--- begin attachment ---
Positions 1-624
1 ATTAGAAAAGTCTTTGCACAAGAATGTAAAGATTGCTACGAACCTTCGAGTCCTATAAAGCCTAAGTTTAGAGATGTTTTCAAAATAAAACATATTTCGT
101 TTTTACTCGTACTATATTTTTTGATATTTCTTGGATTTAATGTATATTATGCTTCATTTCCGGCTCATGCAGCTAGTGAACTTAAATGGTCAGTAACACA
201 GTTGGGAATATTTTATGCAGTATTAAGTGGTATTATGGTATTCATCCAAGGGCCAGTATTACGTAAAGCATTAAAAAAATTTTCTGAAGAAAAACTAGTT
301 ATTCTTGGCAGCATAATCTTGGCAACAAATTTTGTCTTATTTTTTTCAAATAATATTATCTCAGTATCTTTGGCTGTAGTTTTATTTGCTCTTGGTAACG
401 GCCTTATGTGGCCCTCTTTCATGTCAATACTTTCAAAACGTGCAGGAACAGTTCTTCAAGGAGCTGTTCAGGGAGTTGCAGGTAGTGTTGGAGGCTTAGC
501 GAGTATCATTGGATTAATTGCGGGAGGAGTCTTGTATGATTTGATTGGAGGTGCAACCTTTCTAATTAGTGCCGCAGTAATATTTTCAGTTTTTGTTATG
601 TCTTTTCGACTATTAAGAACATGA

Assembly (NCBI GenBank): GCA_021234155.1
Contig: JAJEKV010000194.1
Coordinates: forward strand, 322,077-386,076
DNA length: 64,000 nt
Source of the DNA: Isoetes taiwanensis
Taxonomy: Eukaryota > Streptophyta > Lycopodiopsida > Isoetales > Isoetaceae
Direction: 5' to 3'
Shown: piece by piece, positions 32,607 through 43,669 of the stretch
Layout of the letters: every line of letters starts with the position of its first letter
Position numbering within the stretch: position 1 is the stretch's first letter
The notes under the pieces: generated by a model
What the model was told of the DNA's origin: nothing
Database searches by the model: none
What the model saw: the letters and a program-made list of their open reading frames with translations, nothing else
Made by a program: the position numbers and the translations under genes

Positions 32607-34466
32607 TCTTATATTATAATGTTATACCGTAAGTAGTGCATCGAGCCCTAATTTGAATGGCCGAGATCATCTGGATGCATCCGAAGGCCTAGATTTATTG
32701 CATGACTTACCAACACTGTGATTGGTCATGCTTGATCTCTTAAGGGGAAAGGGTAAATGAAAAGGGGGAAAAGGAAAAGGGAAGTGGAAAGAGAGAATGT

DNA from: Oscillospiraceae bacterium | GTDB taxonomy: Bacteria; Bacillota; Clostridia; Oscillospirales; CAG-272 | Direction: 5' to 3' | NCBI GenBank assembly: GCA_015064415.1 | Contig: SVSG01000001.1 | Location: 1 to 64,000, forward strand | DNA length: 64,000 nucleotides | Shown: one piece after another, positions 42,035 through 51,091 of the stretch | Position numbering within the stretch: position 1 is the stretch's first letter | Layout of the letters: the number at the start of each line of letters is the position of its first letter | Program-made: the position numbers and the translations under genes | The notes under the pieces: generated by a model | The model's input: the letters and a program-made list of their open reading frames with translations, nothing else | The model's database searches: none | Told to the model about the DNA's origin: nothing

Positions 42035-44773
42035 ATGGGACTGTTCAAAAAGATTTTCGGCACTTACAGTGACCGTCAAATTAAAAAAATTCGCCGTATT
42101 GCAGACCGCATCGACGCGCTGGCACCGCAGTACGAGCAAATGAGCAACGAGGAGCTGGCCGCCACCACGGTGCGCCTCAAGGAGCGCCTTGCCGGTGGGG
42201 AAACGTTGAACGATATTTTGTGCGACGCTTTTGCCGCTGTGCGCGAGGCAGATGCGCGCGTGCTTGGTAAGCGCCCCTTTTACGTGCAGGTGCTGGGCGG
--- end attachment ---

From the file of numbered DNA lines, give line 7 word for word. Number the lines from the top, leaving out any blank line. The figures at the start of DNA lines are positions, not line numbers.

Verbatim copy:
501 GAGTATCATTGGATTAATTGCGGGAGGAGTCTTGTATGATTTGATTGGAGGTGCAACCTTTCTAATTAGTGCCGCAGTAATATTTTCAGTTTTTGTTATG